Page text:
Banks get a fillip from OCBC
SINGAPORE stocks enjoyed a rare rally yesterday after better news came from home and overseas.
The global factors were in the form of further rises in the oil price and rising expectations that the United States will delay further rate rises.
Closer to home, investors piled into bank shares, helping the benchmark Straits Times Index surge 1.67 per cent or 43.78 points to 2,657.57.
The banks were back in favour after having been oversold in recent weeks. A good set of results from OCBC also gave the sector a lift.
DBS Group rose 2.1 per cent or 29 cents to $13.89 and OCBC gained 1.8 per cent or 14 cents to $7.92.
Singtel was another winner, up 1.9 per cent or seven cents to $3.76.
A strong Wall Street close overnight, driven by news that US industrial production in January rose by the most in 14 months, did not hurt the mood either.
The 7 per cent jump in the oil price on Wednesday after Iran voiced support for a Russia-Saudi-led move to freeze production boosted crude-related counters.
Keppel Corp was up by 2.3 per cent, or 12 cents, to $5.32 and Ezra Holdings rose 6.1 per cent or 0.3 cent to 5.2 cents.
Commodities counters also got a lift. Noble Group, the most actively traded counter, soared nearly 12 per cent, or four cents, to 37.5 cents, with 135.9 million shares traded, while Golden Agri-Resources gained 1.4 per cent or 0.5 cent to 37 cents on trade of 41.9 million.
"The markets are rallying because of expectations that US rate hikes will be deferred to the end of the year," remisier Alvin Yong said. "But if key US data continues to be strong, then the Fed may have no choice but to raise rates."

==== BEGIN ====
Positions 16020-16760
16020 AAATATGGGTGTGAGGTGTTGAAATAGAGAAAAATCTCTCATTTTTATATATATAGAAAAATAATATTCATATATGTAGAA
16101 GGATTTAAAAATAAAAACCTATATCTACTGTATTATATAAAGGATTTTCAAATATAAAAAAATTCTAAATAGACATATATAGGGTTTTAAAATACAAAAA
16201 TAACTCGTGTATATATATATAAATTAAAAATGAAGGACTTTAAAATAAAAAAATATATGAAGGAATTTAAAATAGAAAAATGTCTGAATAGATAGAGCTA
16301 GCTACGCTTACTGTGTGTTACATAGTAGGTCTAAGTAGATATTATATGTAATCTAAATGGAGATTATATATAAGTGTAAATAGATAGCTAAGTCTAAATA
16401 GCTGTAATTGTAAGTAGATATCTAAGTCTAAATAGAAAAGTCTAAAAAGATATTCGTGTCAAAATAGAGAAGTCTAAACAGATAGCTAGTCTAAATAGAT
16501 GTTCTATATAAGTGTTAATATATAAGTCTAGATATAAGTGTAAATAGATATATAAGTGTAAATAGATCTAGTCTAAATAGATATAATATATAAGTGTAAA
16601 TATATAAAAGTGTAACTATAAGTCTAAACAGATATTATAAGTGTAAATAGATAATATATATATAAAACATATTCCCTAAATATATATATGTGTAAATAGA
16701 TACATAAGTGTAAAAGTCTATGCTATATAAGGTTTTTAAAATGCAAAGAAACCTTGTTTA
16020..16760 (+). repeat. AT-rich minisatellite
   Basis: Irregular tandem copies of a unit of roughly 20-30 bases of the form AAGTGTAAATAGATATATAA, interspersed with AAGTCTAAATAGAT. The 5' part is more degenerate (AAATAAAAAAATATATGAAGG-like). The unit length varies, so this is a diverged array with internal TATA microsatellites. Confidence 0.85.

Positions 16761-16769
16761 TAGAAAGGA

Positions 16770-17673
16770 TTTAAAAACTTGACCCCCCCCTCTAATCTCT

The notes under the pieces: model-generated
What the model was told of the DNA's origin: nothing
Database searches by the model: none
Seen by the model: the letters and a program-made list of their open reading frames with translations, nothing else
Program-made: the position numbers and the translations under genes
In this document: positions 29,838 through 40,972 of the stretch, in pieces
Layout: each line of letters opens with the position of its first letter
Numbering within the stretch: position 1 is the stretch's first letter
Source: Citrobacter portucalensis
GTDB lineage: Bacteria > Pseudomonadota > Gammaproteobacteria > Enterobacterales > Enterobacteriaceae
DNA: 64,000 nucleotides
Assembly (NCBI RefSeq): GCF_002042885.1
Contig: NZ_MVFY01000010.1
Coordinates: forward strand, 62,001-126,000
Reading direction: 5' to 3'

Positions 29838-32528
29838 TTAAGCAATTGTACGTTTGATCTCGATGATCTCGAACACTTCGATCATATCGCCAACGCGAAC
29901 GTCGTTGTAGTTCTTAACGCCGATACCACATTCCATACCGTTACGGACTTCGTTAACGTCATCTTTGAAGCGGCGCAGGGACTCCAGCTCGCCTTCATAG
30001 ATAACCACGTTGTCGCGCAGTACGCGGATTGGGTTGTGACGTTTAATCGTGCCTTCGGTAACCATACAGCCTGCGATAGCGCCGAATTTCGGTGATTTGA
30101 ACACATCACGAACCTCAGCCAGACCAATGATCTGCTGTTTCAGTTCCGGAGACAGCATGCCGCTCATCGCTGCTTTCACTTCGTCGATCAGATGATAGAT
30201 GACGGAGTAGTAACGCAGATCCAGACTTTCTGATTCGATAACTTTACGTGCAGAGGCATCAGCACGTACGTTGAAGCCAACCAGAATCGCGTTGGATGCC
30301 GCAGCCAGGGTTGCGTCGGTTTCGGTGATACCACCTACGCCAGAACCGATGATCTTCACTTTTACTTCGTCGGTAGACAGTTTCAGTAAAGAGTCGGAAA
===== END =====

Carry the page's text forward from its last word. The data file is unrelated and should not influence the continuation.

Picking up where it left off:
St Louis Fed president James Bullard said on Wednesday that it would be "unwise" for the US Federal Reserve to continue hiking interest rates, given declining inflation expectations and recent market volatility.
"Mr Bullard is a well-known hawk, and if he says the Fed may have to reconsider the pace of rate hikes... that spells good news for the market," Mr Yong said.
Meanwhile, premium marble producer Terratech Group plunged nearly 12 per cent or 0.6 cent to 4.5 cents, with 54.4 million shares traded. This came after the firm, a unit of engineering company Tritech Group, announced that the latter is not selling a 29 per cent stake in Terratech.
Last month, Tritech had said it was selling the stake to Chew Hoe Soon, non-executive chairman of SHS Holdings, for $12.5 million.
Terratech said the parties had on Wednesday mutually agreed not to proceed with the disposal.
Sembcorp Marine continued to rebound, rising nearly 5 per cent or eight cents to $1.70, on speculation Temasek Holdings - which owns 49.5 per cent of SembMarine's parent - could take the company private.
Maybank Kim Eng, which maintained a sell call on the stock, warned of a "risk of further mark-downs if market conditions deteriorate further, leading to more contract cancellations or lower asset prices".